All About Estates

Category: Power of Attorney

Total 66 Posts

Difficult Conversations: With Our Children

All of the writers (and presumably the readers as well) know the importance of having their ‘important paper’ work completed. For me, most importantly this means completing Powers of Attorney for both Property and Personal care as well as Advanced Care Directives. For you, perhaps the ‘most importantly’ may be…

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Time to Update Your General Power of Attorney for Property

This blog was written by Sally Lee, LLB – Estate and Trust Consultant with Scotia Wealth Management.  Some readers may ask the question, what’s the difference between a General Power of Attorney for Property (“GPOAP”) versus a Continuing or Enduring Power of Attorney for Property (“CPOAP”)?  To be completely honest,…

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November is ‘ get your stuff’ together!

My fellow bloggers and I write frequently about Powers of Attorney, however my concerns are often focused on the lack of planning when it comes to making Powers of Attorney for both Personal Care and Property. More specifically, although I do not have any statistical data, my subject matter experience…

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Statutory Guardianship of Property vs. a Continuing Power of Attorney for Property: They are not the same!

My June 2017 blog described that most seniors appoint a continuing power of attorney for property (CPOAP), partly to avoid having the Office of the Public Guardian and Trustee (OPG&T) assume the role of statutory guardian of property under the Substitute Decisions Act (SDA) or the Mental Health Act (MHA)…

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Undue Influence by “Unwitting Proxy”

Undue influence results in benefits to a beneficiary/donee which would not have occurred except for the undue influence imposed by the beneficiary/donee upon the testator/donor. Undue influence can be conceptualized into two distinct types: (1) “actual” undue influence and (2) “presumed” undue influence. Actual undue influence is concerned with coercive…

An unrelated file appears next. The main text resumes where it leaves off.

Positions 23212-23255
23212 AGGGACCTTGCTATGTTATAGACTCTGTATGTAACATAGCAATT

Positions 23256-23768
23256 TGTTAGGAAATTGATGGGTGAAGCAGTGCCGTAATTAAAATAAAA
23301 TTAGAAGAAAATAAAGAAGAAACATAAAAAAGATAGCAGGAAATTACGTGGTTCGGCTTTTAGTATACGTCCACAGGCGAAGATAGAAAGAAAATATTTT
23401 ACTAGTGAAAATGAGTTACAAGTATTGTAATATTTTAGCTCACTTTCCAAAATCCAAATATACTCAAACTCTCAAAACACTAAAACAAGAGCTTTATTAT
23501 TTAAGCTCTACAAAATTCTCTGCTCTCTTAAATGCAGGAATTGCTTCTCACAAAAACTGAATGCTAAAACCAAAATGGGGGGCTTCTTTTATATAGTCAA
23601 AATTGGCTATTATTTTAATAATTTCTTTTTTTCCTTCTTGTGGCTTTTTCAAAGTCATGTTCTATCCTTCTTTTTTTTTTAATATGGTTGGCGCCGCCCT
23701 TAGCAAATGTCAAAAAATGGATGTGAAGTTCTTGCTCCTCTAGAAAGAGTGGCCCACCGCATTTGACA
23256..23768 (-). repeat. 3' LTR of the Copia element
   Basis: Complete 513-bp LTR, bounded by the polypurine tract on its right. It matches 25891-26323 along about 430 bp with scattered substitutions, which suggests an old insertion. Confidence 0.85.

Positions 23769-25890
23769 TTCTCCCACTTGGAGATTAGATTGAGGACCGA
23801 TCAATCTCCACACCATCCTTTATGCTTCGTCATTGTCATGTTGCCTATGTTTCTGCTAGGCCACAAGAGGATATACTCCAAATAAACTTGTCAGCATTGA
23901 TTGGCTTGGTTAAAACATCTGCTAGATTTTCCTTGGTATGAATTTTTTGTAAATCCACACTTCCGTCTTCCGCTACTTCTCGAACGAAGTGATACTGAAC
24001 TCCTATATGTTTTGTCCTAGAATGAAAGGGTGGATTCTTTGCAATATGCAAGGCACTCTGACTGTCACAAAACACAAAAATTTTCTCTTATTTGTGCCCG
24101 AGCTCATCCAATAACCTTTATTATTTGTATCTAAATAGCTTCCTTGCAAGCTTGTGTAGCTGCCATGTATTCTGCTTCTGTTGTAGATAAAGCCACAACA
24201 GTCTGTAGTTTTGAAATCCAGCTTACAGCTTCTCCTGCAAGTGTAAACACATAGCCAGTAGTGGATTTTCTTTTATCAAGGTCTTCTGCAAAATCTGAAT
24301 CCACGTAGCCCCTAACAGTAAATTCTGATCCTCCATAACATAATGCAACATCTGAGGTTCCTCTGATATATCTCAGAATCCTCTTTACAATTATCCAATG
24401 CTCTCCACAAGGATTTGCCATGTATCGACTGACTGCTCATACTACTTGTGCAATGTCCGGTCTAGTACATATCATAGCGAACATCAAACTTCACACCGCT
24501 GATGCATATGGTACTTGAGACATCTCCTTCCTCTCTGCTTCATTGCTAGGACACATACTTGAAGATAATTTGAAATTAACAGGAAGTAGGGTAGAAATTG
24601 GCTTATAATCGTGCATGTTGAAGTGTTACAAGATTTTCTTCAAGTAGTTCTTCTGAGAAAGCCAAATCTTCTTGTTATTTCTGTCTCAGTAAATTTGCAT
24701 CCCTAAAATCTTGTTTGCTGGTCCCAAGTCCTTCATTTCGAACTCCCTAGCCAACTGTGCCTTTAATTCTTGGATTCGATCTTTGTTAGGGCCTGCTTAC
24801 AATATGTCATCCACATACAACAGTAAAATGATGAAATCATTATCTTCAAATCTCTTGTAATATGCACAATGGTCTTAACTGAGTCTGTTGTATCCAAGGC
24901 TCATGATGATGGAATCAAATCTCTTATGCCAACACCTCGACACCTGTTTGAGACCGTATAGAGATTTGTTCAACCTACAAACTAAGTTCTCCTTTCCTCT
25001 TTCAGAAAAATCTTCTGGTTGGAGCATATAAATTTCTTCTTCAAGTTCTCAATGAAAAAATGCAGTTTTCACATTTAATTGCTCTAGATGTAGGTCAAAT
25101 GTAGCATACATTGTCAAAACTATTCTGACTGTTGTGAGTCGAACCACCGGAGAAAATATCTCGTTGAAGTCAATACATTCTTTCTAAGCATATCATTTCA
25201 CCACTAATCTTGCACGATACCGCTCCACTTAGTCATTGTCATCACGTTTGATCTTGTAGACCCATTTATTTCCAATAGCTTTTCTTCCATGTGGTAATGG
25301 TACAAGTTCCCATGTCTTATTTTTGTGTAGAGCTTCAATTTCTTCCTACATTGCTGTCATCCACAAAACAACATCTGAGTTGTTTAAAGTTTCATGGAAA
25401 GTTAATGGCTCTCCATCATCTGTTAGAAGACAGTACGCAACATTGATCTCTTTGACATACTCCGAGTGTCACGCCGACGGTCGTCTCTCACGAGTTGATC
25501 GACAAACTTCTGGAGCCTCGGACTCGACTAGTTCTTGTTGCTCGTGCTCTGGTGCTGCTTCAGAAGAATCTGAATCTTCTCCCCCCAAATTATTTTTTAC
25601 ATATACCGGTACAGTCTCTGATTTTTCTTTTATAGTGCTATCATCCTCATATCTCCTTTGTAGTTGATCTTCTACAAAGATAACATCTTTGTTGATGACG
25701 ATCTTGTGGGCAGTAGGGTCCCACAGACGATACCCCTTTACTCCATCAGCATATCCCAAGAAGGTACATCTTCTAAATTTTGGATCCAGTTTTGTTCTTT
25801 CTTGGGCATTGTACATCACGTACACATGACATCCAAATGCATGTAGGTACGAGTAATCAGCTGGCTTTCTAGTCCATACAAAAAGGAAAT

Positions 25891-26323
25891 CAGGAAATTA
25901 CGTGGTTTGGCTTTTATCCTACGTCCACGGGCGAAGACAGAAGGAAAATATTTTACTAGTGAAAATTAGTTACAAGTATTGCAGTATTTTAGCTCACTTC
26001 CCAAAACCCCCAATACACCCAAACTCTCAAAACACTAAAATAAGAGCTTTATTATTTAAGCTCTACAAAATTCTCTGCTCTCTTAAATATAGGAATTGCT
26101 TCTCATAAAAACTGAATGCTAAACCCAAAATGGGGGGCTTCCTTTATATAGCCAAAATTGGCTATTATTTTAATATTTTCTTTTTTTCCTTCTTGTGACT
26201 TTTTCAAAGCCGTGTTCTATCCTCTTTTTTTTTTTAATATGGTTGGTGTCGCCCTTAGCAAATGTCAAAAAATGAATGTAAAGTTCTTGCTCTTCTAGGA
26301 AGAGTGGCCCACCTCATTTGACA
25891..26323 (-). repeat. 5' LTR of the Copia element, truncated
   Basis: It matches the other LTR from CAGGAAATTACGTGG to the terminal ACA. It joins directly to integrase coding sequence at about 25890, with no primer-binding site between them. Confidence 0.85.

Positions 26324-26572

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e-Signed, Sealed, Delivered….and Legal

Earlier this week, the Law Commission in the UK confirmed that electronic signatures can be used to sign formal legal contracts under English law. John Hancock is rolling over in his grave. In England and Wales, the Law Commission is an independent legal advisor set up by Parliament to review laws and recommend reforms. The Commission has issued…

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A Feel Good Story

I am one of the lucky ones. I like what I do and I enjoy my work very much. The counsellors who work with me say the same thing and while we do deal with much sadness, we always try and find the positive in our daily work. This is…

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When More Help is Needed: Moving Seniors with Dementia to Care Facilities

Section 4(1) of the Health Care Consent Act (HCCA) sets out a two-part test for determining whether a person has the capacity to consent to medical treatment, to be admitted to a care facility, or to receive a personal assistive service/device: Is the person able to understand information relevant to…

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Sharing the Caring

This past week I met with two new clients who were both single women in their mid- 70’s. They both lived alone in their own condos and had retired from well-paying jobs. There were reaching out to EC to help guide them in thinking about and planning for a time…

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Trust and (Mis)Communication in Families

There is a recurrent theme that I continue to see in my elder care work with families. It involves a breakdown in communication that has likely started sometime ago. As a result of this miscommunication, the trusting relationship that I would like to be believe originally existed there, has been…

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